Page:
SMCCCD adopts new vaccination mandate for students and employees

The policy will effect those who take classes or work at district facilities


Christian Emmer/CC

Since the Pfizer vaccine received full approval on August 23, the district’s mandate is now fully active.

Skyline College’s continuous fight against COVID-19 is set to take on a twist.

The San Mateo County Community College District has adopted a requirement that students and employees must be vaccinated against the virus in order to receive access to campus and district facilities.

The new policy was issued by the Board of Trustees during their meeting on July 28 and was scheduled to be placed into effect either on the first day of the fall semester on August 18 or when the first COVID-19 vaccine was approved by the U.S. Food and Drug Administration.

Since the Pfizer vaccine received full approval on August 23, the district’s mandate is now fully active.

“Ideally, the mandate would facilitate and encourage people to get their COVID-19 vaccine in order to protect themselves and others,” said Skyline’s registered nurse Emily Risk. “In doing so, the district is demonstrating dedication to getting people back on campus and to keeping them safe.”

Board policy No. 2.90 states that all District employees who access Skyline College, College of San Mateo, and Cañada College must be fully vaccinated unless an individual is exempted due to medical or religious reasons. Those that work in the District office, facilities, and do off-site in-person work are also part of the requirement.

Any student attending in-person classes, programs, or participating in any activity on campuses is required to be vaccinated. The policy won’t be in play for those enrolled in online courses because of their non-requirement to be physically present on campuses.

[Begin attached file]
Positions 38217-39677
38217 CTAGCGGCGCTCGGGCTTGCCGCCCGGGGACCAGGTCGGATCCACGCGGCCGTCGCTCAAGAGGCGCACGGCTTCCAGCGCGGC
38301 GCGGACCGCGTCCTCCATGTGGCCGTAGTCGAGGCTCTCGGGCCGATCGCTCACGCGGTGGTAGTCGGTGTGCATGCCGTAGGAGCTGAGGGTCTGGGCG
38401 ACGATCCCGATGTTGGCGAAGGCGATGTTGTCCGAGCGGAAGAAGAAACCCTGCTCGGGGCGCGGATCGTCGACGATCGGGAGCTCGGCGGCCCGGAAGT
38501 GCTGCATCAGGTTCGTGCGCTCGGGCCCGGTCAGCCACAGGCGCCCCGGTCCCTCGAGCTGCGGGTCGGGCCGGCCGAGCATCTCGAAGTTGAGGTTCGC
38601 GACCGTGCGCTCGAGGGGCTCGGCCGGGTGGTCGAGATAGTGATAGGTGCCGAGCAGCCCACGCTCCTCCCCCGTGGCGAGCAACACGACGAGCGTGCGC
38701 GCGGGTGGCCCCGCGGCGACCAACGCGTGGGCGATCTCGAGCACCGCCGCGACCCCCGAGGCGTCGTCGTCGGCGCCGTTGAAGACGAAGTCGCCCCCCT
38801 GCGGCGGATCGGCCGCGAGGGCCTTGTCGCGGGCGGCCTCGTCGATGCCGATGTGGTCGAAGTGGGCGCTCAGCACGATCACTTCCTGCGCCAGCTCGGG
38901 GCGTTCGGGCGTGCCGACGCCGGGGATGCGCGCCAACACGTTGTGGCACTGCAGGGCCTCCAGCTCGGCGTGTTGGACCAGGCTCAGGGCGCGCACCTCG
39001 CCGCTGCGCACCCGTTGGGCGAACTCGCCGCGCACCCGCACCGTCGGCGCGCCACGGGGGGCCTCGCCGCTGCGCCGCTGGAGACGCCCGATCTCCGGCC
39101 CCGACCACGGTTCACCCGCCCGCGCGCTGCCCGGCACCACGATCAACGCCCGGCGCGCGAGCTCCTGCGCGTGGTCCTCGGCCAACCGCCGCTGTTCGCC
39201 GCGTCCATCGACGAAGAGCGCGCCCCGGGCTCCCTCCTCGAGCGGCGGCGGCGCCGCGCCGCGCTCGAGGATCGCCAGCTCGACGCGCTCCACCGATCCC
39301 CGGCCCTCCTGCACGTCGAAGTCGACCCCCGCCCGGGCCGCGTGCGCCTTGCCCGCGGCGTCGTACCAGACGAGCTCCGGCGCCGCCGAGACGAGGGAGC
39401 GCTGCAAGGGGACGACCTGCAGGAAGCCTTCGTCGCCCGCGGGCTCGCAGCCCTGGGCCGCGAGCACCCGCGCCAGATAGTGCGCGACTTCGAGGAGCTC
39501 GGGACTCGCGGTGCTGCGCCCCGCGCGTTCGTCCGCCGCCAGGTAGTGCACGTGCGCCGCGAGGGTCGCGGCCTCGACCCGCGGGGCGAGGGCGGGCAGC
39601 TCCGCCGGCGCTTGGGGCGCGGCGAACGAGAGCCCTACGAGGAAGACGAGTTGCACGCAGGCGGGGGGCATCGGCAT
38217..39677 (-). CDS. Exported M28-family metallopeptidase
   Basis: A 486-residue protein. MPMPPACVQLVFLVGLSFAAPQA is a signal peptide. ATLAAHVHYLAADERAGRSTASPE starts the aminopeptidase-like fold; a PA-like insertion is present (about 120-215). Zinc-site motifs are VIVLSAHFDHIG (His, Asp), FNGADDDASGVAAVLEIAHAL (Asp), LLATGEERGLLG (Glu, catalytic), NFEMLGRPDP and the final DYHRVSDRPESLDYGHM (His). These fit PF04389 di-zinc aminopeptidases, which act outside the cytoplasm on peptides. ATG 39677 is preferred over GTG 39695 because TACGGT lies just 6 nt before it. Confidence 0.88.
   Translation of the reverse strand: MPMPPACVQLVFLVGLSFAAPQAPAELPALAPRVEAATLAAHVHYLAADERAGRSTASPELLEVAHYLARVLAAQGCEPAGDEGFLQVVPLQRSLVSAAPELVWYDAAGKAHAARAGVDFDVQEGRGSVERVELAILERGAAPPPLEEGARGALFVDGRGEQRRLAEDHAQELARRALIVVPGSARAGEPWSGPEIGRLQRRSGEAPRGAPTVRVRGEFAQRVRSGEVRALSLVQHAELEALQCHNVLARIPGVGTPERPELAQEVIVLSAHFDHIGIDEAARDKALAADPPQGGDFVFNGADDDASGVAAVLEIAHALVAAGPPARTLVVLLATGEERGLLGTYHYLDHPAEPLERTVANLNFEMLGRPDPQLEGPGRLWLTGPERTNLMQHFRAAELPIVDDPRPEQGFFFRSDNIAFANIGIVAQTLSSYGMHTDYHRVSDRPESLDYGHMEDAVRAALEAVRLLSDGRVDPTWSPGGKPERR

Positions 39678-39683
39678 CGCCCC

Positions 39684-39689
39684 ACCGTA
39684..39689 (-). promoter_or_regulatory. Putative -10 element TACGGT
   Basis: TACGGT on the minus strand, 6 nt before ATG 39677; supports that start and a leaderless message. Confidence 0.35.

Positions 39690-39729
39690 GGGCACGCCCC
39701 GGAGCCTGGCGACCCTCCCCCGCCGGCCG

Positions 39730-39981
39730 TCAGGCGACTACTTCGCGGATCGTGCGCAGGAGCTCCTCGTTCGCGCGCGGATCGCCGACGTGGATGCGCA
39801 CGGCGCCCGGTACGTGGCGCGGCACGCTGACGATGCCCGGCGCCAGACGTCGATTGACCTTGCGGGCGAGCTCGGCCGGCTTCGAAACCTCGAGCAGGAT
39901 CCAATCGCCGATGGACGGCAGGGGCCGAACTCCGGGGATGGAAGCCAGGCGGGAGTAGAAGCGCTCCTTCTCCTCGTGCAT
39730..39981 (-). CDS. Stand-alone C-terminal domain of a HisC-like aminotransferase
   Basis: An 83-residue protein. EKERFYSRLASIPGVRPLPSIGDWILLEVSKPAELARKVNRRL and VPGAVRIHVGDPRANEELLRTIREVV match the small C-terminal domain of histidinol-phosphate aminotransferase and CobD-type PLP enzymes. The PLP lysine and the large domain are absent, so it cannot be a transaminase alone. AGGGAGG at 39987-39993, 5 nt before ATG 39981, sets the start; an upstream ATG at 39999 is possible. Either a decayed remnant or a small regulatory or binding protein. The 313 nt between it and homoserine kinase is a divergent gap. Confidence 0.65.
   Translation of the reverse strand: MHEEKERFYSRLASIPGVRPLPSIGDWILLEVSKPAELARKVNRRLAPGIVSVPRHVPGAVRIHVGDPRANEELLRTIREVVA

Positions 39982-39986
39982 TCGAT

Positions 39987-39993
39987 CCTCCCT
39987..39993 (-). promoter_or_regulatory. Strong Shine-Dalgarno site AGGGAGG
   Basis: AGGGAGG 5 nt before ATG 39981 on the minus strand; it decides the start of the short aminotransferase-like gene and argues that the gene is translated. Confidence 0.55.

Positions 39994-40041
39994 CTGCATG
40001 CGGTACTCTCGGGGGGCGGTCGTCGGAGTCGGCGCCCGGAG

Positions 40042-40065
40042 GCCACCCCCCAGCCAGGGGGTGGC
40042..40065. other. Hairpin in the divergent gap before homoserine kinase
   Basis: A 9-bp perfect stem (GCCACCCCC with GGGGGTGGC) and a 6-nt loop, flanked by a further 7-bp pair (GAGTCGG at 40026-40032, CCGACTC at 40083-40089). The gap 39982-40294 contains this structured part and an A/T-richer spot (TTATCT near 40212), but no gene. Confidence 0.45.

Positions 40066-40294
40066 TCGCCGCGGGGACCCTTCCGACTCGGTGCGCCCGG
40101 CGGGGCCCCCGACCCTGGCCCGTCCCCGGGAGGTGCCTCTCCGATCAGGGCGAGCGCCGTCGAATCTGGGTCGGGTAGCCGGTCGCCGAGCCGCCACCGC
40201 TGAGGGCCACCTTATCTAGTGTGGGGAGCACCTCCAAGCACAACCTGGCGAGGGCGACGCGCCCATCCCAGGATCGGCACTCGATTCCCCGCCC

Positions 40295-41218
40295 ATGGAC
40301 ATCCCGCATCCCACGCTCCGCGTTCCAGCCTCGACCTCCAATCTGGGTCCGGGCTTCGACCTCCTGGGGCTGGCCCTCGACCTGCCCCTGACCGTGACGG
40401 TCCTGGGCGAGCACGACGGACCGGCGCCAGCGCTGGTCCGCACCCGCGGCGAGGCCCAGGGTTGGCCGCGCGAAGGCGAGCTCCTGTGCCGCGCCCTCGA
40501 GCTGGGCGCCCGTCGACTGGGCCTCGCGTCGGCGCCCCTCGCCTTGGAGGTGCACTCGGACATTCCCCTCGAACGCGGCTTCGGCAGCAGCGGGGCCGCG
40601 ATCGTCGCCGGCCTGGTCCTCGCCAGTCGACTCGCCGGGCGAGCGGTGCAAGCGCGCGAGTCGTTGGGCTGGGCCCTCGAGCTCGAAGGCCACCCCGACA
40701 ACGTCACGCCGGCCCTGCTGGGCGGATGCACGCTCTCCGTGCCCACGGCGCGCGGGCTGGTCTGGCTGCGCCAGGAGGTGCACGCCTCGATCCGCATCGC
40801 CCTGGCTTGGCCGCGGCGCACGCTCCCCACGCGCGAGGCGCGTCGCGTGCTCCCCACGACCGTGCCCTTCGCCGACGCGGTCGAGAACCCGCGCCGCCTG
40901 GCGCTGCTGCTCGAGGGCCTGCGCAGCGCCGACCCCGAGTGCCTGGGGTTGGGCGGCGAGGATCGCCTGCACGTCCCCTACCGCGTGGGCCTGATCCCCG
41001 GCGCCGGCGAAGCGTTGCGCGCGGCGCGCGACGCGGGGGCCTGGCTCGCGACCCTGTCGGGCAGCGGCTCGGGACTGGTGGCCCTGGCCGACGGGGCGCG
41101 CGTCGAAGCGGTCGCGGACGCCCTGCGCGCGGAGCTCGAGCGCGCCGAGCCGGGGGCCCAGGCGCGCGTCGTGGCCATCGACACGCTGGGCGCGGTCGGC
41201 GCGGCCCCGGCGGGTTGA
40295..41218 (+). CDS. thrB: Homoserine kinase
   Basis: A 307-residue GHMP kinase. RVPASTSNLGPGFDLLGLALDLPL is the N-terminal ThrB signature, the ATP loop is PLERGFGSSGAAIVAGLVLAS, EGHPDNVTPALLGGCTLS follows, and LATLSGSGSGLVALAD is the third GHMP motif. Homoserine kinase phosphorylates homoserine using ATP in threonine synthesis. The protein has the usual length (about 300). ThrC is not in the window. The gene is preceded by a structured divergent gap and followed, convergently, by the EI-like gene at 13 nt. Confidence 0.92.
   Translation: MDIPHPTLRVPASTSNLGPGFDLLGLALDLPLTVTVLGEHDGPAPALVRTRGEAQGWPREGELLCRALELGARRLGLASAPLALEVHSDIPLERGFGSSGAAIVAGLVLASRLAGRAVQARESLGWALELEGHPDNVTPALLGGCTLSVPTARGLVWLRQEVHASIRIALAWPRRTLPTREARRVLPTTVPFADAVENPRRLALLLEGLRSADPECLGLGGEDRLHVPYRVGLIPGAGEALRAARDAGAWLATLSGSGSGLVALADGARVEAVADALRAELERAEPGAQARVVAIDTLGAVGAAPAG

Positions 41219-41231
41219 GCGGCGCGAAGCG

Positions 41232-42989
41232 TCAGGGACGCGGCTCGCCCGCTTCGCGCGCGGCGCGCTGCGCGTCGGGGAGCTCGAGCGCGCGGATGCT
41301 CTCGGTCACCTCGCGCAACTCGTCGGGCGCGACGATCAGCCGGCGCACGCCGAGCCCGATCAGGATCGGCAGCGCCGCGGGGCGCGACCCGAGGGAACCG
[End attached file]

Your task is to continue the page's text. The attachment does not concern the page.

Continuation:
Visitors –– individuals not considered employees or students –– must comply with Cal/OSHA safety guidelines to step foot on District ground.

“No shirt, no shoes, no vaccine, no service,” said San Mateo Board of Supervisors President David Canepa. “The trustees did an incredible job protecting the students and the faculty. I’d like to see San Mateo County move in that direction; people get passionate about this issue on both sides.”

The move comes after the recent surge in COVID-19 cases caused by the new delta variant, which is two times more contagious than any of the previous variants. As more information is received and more research is conducted, the vaccine’s reaction to the strain is still widely unknown.

The policy also corresponds with the recommendations from the San Mateo County Health Department. On July 16, the county reported rising cases and sent out a release to urge everyone –– regardless of vaccination status –– to wear a mask indoors in public settings.

“As of now, it makes sense to wear masks indoors regardless of vaccination status because the delta variant is primarily causing the positive infections at the moment, and we just don’t know enough about it to take the masks off,” Risk said. “We all need to remain flexible and educated as we are gaining new insights daily and making new recommendations based on the best and latest science available.”

As of now, social distancing or barrier requirements are no longer required regardless of vaccination status.

SMCCCD Chancellor Michael Claire will be responsible for establishing administrative procedures to implement the new policy.

“In most cases when you break it down and address the concerns, it becomes obvious that protecting yourself and your community outweighs the reasons not to get vaccinated,” Risk said. The science is solid, the vaccines work as they were designed to, and they are saving lives.”

In an effort to help personnel and the student body receive their shots, SMCCCD will be conducting pop-up vaccine clinics at each campus. Cañada will have one on August 31, Skyline on September 2, and College of San Mateo on September 3. The time frames are 10 a.m. to 6 p.m. for all three days.

“I think the leadership being put forth by the community college district is needed in light of the delta variant and they should be commended for their forward thinking,” Canepa said.